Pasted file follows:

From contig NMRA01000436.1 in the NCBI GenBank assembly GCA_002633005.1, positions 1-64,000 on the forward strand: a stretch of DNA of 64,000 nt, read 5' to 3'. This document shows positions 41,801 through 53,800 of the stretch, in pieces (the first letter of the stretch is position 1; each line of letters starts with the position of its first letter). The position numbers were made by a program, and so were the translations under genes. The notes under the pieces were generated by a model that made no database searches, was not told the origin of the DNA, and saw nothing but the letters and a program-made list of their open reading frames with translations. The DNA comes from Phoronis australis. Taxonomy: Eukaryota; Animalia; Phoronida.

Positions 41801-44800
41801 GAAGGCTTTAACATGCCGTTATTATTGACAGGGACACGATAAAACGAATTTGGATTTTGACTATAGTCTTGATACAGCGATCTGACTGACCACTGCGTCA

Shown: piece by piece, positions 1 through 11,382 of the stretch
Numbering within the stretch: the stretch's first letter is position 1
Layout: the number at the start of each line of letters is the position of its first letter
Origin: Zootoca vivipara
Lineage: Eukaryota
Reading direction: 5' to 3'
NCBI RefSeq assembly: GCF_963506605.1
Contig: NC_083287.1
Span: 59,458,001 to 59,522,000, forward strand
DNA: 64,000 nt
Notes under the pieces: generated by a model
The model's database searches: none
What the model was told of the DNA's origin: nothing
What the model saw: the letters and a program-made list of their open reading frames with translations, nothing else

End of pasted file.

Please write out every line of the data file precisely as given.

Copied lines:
From contig NMRA01000436.1 in the NCBI GenBank assembly GCA_002633005.1, positions 1-64,000 on the forward strand: a stretch of DNA of 64,000 nt, read 5' to 3'. This document shows positions 41,801 through 53,800 of the stretch, in pieces (the first letter of the stretch is position 1; each line of letters starts with the position of its first letter). The position numbers were made by a program, and so were the translations under genes. The notes under the pieces were generated by a model that made no database searches, was not told the origin of the DNA, and saw nothing but the letters and a program-made list of their open reading frames with translations. The DNA comes from Phoronis australis. Taxonomy: Eukaryota; Animalia; Phoronida.

Positions 41801-44800
41801 GAAGGCTTTAACATGCCGTTATTATTGACAGGGACACGATAAAACGAATTTGGATTTTGACTATAGTCTTGATACAGCGATCTGACTGACCACTGCGTCA

Shown: piece by piece, positions 1 through 11,382 of the stretch
Numbering within the stretch: the stretch's first letter is position 1
Layout: the number at the start of each line of letters is the position of its first letter
Origin: Zootoca vivipara
Lineage: Eukaryota
Reading direction: 5' to 3'
NCBI RefSeq assembly: GCF_963506605.1
Contig: NC_083287.1
Span: 59,458,001 to 59,522,000, forward strand
DNA: 64,000 nt
Notes under the pieces: generated by a model
The model's database searches: none
What the model was told of the DNA's origin: nothing
What the model saw: the letters and a program-made list of their open reading frames with translations, nothing else